Key challenges faced by bakers
Recipe for gluten-free baking: The first challenge which professional bakers face while considering baking gluten-free products is to have a recipe that works. Replacing wheat flour and gluten and its role in baking is truly a complicated task.
Sourcing of Ingredients: It is also important to ensure that the ingredients selected for baking gluten-free confectionery products are easily available in the market so that their quality and consistency is maintained and output does not vary each time. At times, bakers simply opt for the standard gluten-free flour available in the market but end up feeling disappointed with the results as the one-of-a-kind gluten-free flour does not suit all products. A range of products in different proportions needs to be considered depending upon the application and techniques.
Inconvenience & high-pricing: Since gluten-free products still cater to a relatively small market compared to regular baked products, stocking up inventories is a challenge and bakers may end up having to keep stock of multiple ingredients for baking different kinds of gluten-free items which is rather inconvenient. Gluten-free products typically have a significantly lower yield compared to regular products and added with the complexities of baking, ingredients’ sourcing and stocking, the baked gluten free products end up being a tad expensive.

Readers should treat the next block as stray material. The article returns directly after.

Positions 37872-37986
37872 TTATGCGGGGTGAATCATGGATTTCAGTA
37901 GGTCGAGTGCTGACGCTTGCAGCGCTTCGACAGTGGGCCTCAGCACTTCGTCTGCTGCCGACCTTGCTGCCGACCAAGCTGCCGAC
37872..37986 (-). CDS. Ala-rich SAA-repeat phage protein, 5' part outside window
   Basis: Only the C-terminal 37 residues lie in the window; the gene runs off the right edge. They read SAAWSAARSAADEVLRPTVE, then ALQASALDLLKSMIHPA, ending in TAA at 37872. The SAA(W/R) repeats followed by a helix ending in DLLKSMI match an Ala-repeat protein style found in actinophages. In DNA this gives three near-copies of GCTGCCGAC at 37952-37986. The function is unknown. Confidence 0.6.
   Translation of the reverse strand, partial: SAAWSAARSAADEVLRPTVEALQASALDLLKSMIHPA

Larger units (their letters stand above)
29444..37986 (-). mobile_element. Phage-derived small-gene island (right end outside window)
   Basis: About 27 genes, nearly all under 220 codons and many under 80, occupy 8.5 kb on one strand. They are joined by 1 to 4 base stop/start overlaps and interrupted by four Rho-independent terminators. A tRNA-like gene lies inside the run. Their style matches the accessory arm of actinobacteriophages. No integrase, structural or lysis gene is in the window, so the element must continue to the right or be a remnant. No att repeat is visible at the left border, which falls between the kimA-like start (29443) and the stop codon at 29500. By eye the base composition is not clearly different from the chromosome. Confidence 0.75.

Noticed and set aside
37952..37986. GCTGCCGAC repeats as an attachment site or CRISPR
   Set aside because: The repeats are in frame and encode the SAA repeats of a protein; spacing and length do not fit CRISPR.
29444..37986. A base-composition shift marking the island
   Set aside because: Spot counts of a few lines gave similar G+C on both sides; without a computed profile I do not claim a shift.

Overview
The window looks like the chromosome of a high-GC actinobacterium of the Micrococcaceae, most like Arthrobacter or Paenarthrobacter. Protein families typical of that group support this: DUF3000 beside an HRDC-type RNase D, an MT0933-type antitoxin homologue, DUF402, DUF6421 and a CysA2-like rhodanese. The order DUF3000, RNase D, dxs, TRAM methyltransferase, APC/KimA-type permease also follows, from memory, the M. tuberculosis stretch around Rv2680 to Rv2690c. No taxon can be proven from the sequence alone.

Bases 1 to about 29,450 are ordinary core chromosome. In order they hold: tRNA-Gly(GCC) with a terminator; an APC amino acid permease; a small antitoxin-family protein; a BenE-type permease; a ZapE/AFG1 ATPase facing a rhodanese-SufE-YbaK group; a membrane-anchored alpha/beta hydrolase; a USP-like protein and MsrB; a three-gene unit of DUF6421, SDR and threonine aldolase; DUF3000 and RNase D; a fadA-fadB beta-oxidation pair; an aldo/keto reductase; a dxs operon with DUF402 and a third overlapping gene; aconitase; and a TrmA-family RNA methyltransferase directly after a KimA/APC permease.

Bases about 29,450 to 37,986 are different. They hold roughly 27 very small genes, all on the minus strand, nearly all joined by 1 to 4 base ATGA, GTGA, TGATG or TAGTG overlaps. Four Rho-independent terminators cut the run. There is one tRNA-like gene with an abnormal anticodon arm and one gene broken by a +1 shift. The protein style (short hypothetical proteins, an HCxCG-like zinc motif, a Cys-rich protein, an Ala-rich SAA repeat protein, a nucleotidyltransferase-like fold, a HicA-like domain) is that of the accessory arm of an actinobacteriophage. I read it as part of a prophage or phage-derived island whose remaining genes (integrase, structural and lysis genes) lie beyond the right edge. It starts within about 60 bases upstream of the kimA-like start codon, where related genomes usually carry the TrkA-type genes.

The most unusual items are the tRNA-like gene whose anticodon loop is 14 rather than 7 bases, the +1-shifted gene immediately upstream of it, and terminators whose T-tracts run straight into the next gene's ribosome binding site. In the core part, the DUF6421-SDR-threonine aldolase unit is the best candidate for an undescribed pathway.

Product consistency concerns: Once you have a set of customers who are attuned to a particular taste and product profile, it is important to ensure that variance in the product is minimised. Consistency is a critical aspect in today’s business and retaining customers depends on consistency of the product and service. Variation occurs in every product that uses natural ingredients. However, if the number of ingredients used is higher, then the possibility of variation in the product also increases. Hence, maintaining consistency also plays a vital role and acts as a challenge for bakers baking gluten-free confectionery.
Separate equipment & tools for baking: Gluten-free products are primarily for those suffering from celiac disease. Even a trace of gluten can prove to be fatal. Therefore, it is critically essential that any potential possibility of gluten exposure is avoided while making gluten-free products. This means maintaining a separate set of equipment, separate baking areas, separate staff wear, separate raw materials storage area, etc. Hence, an additional investment is required.
Low shelf life: Lack of wheat flour and gluten in the products significantly reduces the moisture retention capacity of the product, and so gluten-free products typically have a very low shelf life. Gluten-free products need to be consumed within 48 hours of baking or under proper refrigeration can be used for a maximum of 3-4 days. With unpredictable consumption patterns, it can be an expensive affair to offer a range of different gluten-free products due to unsold inventory.